Petitioner’s invocation of the ruling in the case of Crystal Shipping, Inc. v. Natividad[14] was likewise found by the Court of Appeals to be inapplicable, to wit:
Moreover, the ruling in Crystal Shipping, Inc. v. Natividad case in that the seafarer therein “was unable to perform his customary work for more than 120 days which constitutes permanent total disability” cannot be applied as a general rule in the instant case because it involved a different set of facts. In Crystal Shipping case, the seafarer was completely unable to work for three years and was undisputably unfit for sea duty due to his need for regular medical check-up and treatment which would not be available if he were at sea. It was also clear in that case that the seafarer’s disability went beyond 240 days without any declaration that the seafarer was fit to resume work. Under such circumstances, a ruling of permanent and total disability was called for in accordance with the operation of the period for entitlement that we described above. However, in the case at bench, private respondent’s medical treatment period lasted only for 102 days before the company-designated physician made a pronouncement that he was already fit to resume sea duties.[15]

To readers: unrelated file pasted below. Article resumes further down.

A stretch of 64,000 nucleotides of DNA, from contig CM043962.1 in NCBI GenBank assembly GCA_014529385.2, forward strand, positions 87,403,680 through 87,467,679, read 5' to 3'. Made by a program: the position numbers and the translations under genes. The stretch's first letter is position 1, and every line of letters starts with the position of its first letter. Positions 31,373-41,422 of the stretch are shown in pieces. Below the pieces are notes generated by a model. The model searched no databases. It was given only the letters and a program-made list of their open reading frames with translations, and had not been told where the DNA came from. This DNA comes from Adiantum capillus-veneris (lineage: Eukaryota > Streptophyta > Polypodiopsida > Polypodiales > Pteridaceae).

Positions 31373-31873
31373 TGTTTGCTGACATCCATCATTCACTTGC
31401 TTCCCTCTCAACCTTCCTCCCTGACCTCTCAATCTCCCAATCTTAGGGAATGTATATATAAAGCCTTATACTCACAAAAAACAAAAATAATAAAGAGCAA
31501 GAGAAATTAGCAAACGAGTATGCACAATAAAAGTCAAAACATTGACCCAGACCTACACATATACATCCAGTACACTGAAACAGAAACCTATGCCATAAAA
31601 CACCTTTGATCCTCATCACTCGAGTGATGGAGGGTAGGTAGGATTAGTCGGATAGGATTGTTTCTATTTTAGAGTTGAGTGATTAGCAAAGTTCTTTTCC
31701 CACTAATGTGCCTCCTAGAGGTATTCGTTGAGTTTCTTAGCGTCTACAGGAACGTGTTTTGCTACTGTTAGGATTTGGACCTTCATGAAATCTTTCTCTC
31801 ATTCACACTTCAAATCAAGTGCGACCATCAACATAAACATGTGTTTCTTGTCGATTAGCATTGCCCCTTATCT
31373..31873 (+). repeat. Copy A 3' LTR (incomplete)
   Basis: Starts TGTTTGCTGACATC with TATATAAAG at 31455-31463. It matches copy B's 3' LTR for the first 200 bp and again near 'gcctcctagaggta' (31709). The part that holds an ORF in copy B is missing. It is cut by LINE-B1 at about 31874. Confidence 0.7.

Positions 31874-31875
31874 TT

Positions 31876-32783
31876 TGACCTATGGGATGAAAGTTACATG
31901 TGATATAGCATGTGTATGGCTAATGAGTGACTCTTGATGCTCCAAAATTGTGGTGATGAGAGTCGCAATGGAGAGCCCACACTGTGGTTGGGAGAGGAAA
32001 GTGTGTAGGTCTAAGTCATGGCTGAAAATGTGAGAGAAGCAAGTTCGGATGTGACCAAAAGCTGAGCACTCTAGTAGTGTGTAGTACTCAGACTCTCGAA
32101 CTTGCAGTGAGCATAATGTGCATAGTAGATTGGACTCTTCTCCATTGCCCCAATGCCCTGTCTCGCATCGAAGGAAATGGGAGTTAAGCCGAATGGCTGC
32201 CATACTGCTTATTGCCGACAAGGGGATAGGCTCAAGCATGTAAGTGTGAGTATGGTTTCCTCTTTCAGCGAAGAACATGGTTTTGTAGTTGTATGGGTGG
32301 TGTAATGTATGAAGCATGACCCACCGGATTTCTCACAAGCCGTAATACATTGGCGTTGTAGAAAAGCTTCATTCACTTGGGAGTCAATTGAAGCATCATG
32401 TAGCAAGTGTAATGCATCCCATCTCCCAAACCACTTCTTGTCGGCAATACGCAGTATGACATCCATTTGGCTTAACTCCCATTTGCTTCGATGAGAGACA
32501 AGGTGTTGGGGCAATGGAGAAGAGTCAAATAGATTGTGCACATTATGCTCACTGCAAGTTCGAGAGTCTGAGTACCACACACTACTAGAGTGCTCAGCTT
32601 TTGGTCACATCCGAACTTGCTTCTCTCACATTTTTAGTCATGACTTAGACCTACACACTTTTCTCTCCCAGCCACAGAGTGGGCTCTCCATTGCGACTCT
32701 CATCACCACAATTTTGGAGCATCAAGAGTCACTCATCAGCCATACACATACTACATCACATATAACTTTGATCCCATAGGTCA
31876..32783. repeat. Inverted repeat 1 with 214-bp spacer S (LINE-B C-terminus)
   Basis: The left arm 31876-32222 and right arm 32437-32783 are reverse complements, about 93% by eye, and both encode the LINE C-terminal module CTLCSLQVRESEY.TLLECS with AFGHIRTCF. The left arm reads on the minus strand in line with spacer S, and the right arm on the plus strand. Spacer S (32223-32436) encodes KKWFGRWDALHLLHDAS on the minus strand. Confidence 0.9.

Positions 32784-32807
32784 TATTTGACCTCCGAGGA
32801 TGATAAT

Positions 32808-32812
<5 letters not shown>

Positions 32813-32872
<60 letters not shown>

As a matter of fact, in Kestrel Shipping,[16] the Court made the following pronouncement regarding the indiscriminate invocation of Crystal Shipping in permanent disability claims, thus:
This Court’s pronouncements in Vergara presented a restraint against the indiscriminate reliance on Crystal Shipping such that a seafarer is immediately catapulted into filing a complaint for total and permanent disability benefits after the expiration of 120 days from the time he signed-off from the vessel to which he was assigned. Particularly, a seafarer’s inability to work and the failure of the company-designated physician to determine fitness or unfitness to work despite the lapse of 120 days will not automatically bring about a shift in the seafarer’s state from total and temporary to total and permanent, considering that the condition of total and temporary disability may be extended up to a maximum of 240 days.
We likewise uphold the Court of Appeals’ reliance on the medical findings of the company-designated physician.

In a maritime disability claim, the issue that often arises is the conflicting findings between the company-designated physician and the seafarer’s chosen physician.

Section 20(B)(3) of the POEA-SEC provides that if a doctor appointed by the seafarer disagrees with the assessment of the company-designated doctor, a third doctor may be agreed jointly between the employer and the seafarer, and the third doctor’s decision shall be final and binding on both parties.